An open minded palate invites the potential for excitement and adventure right on your plate. While everyone is entitled to their preferences and dietary restrictions, I believe that judging a dish before trying it is the equivalent to judging a book by its cover. If you do not share these same sentiments, then you are missing out. Big time. Whether you have a closed or open minded palate, this post is for you. Here are the best things about having an open minded palate.
You make the best use of your senses
In most cases, your first encounter with a dish is through your eyes and ears. You read or hear what you’re offered. If you automatically assume that you won’t like something based on those 2 senses, then you’re neglecting your remaining 3 senses. With an open minded palate, all 5 of your senses are fully engaged in the dining process. Some eclectic dishes work, others do not. Whether or not the meal is executed as you hoped, curiosity is the compass that guides you toward that meal. That in itself is worth giving your 5 senses a chance.
Your palate is also a forgiving palate
As I mentioned previously, a dish that sounds or looks good isn’t always executed equally. The difference between people with an open minded palate and a closed minded palate is their willingness to give a dish another try. Maybe that dish didn’t meet your expectations. But does that mean you won’t give it a try if it was offered somewhere else? Or even on another day? People with an open minded palate would most likely say “yes.” It’s like research. In order to validate your opinion and come to an informed decision, you try again until you have reached saturation.
You gain a true appreciation for other cultures
Here’s something we should remember: before food became a source of pleasure, it was always a source of survival. People from various parts of the world used their local resources to create dishes that were nourishing. Through experimentation, some of the most interesting flavour combinations were created through the use of local supplies. That’s how the element of satisfaction came into the dining equation. I am honestly so thankful for many cultures for their resourcefulness and sense of adventure. Some really interesting examples that challenge my open minded palate include the Aztec civilization’s discovery of the phenomenal combination of chocolate and chilli, Thai people’s use of coconut in their savoury dishes, and Moroccans beautiful use of fruits and nuts in their savoury dishes. So although these aforementioned combinations may sound strange, they are also practical from a geographic standpoint. Thanks to the amount of cultural diversity in North America, you can learn about other cultures right on your plate without having to use your passport.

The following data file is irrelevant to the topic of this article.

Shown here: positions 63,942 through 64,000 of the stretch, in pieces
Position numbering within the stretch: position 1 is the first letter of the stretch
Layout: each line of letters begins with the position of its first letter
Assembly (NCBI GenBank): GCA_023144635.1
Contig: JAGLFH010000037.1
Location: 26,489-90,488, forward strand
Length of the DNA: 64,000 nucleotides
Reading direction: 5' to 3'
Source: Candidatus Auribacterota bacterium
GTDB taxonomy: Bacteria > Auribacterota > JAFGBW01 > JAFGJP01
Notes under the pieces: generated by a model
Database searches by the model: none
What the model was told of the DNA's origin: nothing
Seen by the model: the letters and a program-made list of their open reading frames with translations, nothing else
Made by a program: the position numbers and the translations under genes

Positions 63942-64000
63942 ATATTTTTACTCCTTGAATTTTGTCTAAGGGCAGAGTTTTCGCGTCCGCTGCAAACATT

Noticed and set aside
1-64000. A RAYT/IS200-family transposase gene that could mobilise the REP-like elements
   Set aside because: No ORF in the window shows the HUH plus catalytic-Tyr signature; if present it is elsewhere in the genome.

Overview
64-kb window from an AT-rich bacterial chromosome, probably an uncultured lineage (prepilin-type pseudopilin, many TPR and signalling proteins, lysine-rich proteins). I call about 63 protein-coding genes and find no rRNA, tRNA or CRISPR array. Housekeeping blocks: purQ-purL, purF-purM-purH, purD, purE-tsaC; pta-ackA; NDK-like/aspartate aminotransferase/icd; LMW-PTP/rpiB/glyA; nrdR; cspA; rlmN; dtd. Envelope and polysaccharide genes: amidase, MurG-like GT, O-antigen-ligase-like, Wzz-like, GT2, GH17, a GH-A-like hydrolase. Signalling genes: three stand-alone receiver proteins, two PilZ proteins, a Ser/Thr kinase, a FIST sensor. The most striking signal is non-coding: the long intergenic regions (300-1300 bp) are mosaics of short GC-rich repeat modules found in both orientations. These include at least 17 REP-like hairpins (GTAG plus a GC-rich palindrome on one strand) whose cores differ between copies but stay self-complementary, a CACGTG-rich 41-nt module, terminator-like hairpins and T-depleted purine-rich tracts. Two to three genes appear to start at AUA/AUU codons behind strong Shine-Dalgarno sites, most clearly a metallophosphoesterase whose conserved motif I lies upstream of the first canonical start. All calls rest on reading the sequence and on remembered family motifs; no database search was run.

Hosting becomes a lot more exciting
When a host takes the time and energy to dazzle you with their culinary imagination and skills, the food can be liveliest guest at your party. This is because the food can be a conversation starter in itself through compliments, inquiries about the preparation process, and comments on the complexities of flavours. If a host has taken your dietary restrictions, preferences, and allergies into consideration with menu planning, the least you can do is have a tiny sampling of a dish that seems new or unusual to you. Especially if your host has a reputation for being a great cook. If you don’t like what you’ve consumed, then remain polite with your reaction. Unless your host has done some major food handling safety no-no, you won’t be harmed. Your host will most likely appreciate your effort in giving that dish a chance. It’s a gesture that mirrors the respect and trust you have in your friend’s ability and passion for cooking.
Your range of choices is extensive
Let’s say you like maple syrup. Let’s say you also like salmon. But you automatically assume that you won’t like the two together in a maple mustard glazed salmon. Well my friend you are limiting your choice and an opportunity to experience something amazing. People who have an open minded palate have a plethora of options. This reality is especially helpful for those who have certain dietary restrictions. Although I have my own dietary restrictions prohibiting me from consuming foods with pork or alcohol, I know can still be playful with my open minded palate. Even when I’m cooking at home, I am always open to experimenting with new flavours. Which comes in handy on those days when I don’t have a fully stocked pantry or fridge. I use what I already have and all of a sudden I’m able to create something unique and often times enjoyable.
I’m sure many of you who already have an open minded palate can happily relate to what I’ve said here. Even if I haven’t persuaded all you meat and potato types out there, I have two simple requests for you. The first is to start small, even if it means adding cherries and slivered almonds to a leafy salad with red onions and a simple vinaigrette. It’s delicious by the way! Also, the next time your adventurous “foodie friend” shows excitement about a dish they tried, try not rain on their parade with your negative comments. Especially if you are not willing to partake in that excitement. You’re entitled to your opinion, but you’re also unaware of what you’re missing. Which could be a lot.